But, what is more, Micah will remind us how fragile the security of nations actually is. We have ourselves, in this century, witnessed the sudden disintegration of great national powers that seemed to everyone to be impervious to destruction — Germany, Japan, and now the Soviet Union. They fell because they were evil — that is Micah’s message and the entire Bible’s — the mistakes of their leaders, their foolish strategies, etc. were not the real, the ultimate reason. They fell because they were evil. As Assyria and Babylon too would fall. And so now what are we to think of the prospects of our nation, that also seems too solid and so impervious to political disintegration, but which is rife with vicious evils of all kinds.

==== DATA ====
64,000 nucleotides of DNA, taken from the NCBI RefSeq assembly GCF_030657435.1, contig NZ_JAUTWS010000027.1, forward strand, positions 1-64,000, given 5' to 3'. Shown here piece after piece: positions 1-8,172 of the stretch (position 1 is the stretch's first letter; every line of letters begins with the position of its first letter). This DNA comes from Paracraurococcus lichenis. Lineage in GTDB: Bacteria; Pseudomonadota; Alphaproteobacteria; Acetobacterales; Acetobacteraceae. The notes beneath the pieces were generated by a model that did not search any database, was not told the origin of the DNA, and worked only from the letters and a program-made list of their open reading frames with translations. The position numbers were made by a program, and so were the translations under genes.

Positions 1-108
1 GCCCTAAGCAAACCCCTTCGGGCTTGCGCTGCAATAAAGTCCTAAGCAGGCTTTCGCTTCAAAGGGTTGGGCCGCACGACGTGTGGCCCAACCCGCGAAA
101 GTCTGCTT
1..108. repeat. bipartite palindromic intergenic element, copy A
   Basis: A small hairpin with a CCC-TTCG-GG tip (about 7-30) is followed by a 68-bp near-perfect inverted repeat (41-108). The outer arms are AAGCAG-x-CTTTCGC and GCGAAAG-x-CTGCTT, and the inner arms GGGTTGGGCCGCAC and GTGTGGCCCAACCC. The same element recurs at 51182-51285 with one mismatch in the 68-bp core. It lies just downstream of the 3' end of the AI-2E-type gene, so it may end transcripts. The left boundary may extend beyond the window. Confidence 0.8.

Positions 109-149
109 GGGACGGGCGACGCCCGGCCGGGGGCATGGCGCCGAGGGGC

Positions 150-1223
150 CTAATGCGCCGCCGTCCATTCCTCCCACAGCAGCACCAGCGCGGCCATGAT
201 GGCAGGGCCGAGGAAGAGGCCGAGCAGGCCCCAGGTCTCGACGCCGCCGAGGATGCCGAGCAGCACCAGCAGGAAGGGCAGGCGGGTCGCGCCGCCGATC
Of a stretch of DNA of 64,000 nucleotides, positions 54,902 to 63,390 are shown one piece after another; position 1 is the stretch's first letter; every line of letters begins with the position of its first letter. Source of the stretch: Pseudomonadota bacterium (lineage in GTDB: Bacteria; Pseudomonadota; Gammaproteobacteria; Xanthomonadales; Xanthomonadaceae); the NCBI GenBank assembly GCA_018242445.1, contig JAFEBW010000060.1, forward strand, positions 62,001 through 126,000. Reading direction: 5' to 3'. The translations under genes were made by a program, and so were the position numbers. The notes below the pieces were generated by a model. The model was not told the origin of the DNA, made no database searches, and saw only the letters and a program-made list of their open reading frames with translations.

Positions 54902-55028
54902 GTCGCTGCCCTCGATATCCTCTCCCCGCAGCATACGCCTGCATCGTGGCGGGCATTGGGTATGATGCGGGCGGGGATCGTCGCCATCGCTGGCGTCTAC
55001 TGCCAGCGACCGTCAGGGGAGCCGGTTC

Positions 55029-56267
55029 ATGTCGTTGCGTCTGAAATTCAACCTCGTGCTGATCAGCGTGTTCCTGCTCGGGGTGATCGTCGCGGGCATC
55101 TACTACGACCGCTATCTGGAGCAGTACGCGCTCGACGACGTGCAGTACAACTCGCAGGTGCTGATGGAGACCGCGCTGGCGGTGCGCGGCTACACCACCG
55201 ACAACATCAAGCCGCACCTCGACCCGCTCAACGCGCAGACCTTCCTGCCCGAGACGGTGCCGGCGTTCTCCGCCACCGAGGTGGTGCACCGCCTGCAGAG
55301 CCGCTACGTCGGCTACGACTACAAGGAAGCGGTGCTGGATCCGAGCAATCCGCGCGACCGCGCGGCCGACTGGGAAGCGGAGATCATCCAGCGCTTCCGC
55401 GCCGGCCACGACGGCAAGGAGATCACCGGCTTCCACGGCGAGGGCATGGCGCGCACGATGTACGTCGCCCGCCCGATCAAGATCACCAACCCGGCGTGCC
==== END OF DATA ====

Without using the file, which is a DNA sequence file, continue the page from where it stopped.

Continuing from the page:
And, finally, for the faithful, in the midst of a world that cares so little for the truth of God, Micah will wonderfully encourage us to hold fast to God’s covenant and to count on his mercy and compassion. “Who is God like you, who pardons sin and forgives the transgression of the remnant of your inheritance? You do not stay angry forever, but delight to show mercy.” [7:18]

Now, a word about the organization of Micah and, by extension, of all the books of the prophets.

Luther once complained about the prophets:

“They have a queer way of talking, like people who, instead of proceeding in an orderly manner, ramble off from one thing to the next, so that you cannot make head or tail of them or see what they are getting at.” [Von Rad, OT Theology, ii, 33n; Werke, Weimar ed., XIX, 350]